Discipline: Technology and Engineering
Subcategory: Materials Science
Pavan Akunuri - Virginia State University
Co-Author(s): Krishan Agrawal and Steven T. Correale, Virginia State University, VA
This study describes the development of a method to quantify the surface roughness of the fibers and correlate it with the reduction in tension strength in ropes. Ingression of particulate materials in synthetic ropes is a concern due to damage they can inflict to the constituent fibers resulting in the reduction of the tensile strength in these ropes. During normal operations a rope is cycled through varying tensions as loads are added or removed. The cycling of tension results in the displacement of fibers between themselves and with any particulate matter which may be present. The subsequent movement of the particles against the surface of the fibers abrades the fibers which reduces their cross sectional area and will eventually severe some of them resulting in a loss of the rope’s tension strength. The abraded surface can be characterized in terms of roughness, which is characterizes as a high frequency component on a surface.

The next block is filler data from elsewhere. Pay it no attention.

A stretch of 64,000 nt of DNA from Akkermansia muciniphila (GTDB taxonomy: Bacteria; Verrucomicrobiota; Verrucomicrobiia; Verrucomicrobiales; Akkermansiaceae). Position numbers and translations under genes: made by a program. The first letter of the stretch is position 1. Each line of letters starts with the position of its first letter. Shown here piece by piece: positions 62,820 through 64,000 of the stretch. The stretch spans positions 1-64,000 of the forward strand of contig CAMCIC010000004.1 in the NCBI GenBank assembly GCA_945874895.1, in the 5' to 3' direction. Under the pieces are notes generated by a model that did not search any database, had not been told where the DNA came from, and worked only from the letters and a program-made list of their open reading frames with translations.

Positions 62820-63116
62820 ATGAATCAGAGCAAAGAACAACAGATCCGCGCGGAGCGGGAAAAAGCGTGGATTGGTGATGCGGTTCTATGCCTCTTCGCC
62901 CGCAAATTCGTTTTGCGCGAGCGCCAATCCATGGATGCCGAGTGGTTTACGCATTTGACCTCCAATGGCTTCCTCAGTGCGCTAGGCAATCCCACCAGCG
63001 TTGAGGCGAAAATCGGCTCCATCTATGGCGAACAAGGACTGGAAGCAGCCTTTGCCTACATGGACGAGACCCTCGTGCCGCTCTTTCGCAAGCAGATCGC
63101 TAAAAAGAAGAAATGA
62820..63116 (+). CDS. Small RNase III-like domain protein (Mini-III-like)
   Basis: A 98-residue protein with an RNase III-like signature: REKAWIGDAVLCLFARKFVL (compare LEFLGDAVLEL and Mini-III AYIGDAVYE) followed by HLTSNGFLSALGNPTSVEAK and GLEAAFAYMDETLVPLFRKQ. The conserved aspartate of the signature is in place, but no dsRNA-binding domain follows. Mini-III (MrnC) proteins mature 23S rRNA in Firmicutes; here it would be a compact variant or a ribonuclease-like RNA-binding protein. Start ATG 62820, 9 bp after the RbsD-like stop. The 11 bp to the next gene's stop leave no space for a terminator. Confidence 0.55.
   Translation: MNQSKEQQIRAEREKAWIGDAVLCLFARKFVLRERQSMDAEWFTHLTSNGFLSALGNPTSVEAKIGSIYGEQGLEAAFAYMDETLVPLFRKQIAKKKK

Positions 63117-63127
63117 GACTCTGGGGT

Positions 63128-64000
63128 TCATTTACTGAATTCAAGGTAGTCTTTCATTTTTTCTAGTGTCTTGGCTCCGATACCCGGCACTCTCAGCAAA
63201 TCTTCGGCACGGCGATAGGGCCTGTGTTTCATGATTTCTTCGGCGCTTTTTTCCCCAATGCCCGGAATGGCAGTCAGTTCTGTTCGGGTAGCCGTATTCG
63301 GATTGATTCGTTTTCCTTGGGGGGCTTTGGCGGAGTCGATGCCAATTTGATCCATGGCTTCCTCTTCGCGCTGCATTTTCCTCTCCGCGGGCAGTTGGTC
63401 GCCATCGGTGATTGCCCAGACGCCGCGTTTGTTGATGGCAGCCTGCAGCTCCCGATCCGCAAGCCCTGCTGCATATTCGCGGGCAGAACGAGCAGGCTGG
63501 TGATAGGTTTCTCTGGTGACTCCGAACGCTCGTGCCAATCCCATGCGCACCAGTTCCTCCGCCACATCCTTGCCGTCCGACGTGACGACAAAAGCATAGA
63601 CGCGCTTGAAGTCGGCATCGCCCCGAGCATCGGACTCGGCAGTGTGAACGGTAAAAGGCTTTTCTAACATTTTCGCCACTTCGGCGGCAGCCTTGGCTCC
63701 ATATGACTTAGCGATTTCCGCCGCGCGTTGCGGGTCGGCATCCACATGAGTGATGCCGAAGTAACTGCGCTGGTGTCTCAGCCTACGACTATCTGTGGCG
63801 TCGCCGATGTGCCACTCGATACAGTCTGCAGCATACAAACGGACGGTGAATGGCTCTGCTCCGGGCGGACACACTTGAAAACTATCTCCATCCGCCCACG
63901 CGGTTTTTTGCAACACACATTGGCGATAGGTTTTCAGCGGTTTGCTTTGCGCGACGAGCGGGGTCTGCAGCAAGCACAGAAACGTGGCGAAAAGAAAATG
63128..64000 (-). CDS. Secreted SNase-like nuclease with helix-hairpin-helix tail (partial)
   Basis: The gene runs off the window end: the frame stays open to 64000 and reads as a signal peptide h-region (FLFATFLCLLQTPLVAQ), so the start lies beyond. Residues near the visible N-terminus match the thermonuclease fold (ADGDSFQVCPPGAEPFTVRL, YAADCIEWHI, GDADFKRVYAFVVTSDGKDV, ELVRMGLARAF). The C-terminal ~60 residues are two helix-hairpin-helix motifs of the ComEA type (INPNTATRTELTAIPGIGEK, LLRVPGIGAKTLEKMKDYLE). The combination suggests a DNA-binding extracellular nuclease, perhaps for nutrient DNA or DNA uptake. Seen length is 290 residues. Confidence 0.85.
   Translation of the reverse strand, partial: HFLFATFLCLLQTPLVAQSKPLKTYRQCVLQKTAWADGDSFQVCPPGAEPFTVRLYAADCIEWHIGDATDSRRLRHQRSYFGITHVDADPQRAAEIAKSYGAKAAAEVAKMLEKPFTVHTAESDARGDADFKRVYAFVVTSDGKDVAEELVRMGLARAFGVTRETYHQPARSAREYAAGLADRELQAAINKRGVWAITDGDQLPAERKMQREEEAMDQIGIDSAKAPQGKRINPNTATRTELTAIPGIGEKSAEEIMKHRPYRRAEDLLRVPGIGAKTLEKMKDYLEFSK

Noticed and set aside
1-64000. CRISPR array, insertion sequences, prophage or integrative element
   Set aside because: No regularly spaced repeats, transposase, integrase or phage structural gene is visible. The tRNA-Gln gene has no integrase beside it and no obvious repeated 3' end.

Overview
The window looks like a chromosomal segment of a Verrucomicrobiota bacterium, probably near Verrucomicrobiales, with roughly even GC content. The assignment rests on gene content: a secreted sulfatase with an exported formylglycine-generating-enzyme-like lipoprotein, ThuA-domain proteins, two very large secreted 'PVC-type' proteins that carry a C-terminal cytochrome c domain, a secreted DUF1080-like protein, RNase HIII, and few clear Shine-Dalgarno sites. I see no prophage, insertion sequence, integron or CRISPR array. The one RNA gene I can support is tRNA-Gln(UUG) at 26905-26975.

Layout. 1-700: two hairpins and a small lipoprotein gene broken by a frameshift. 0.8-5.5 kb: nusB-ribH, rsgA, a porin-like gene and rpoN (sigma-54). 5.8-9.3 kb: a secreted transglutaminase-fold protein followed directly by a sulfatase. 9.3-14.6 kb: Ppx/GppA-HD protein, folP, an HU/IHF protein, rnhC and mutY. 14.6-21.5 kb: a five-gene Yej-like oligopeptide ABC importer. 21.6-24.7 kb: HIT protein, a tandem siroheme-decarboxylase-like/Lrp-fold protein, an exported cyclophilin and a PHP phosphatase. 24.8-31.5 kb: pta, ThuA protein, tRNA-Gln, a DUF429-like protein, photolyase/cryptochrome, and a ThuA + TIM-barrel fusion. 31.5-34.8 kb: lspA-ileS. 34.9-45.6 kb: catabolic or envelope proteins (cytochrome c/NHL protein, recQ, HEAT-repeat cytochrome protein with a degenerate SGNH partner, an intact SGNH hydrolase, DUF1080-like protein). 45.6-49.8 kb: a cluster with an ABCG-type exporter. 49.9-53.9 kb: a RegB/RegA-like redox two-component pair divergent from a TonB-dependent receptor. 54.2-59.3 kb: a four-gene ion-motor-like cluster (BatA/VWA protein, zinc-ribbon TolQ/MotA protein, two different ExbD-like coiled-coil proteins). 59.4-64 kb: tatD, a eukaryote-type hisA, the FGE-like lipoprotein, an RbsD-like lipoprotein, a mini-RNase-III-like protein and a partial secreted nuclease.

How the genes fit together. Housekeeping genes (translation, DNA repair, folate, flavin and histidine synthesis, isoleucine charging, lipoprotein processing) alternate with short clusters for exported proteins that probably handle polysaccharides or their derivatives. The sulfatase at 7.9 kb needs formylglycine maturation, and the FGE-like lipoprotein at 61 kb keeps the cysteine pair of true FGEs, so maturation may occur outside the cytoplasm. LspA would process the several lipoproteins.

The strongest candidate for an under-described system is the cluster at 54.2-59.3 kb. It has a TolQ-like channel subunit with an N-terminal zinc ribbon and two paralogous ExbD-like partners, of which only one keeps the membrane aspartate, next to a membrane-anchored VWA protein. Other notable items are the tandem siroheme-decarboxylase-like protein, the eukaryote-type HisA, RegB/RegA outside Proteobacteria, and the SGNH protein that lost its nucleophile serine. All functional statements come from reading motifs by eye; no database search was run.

Braided ropes samples infused with fine particles were cycled through varying loads using an Instron. The breaking strengths of abraded ropes were then measured using the Instron. A Hitachi S-4500 cold field emission scanning electron microscope (SEM) was used to examine the damage to the surface of the fibers. The imaging of the surface damage to the fiber was facilitated by using secondary electrons along with a low excitation voltage. Using the image analysis capability in MATLAB a technique was developed to quantify the surface roughness from electron micrographs of the abraded fibers. The correlation between the roughness as measured using this technique and the tension test results showed the benefit and potential of using these techniques for studying abrasion in synthetic ropes.Not Submitted
Funder Acknowledgement(s): This study was funded by Honeywell Specialty Products Division Colonial Heights VA 23834.
Faculty Advisor: Krishan Agrawal, firstname.lastname@example.org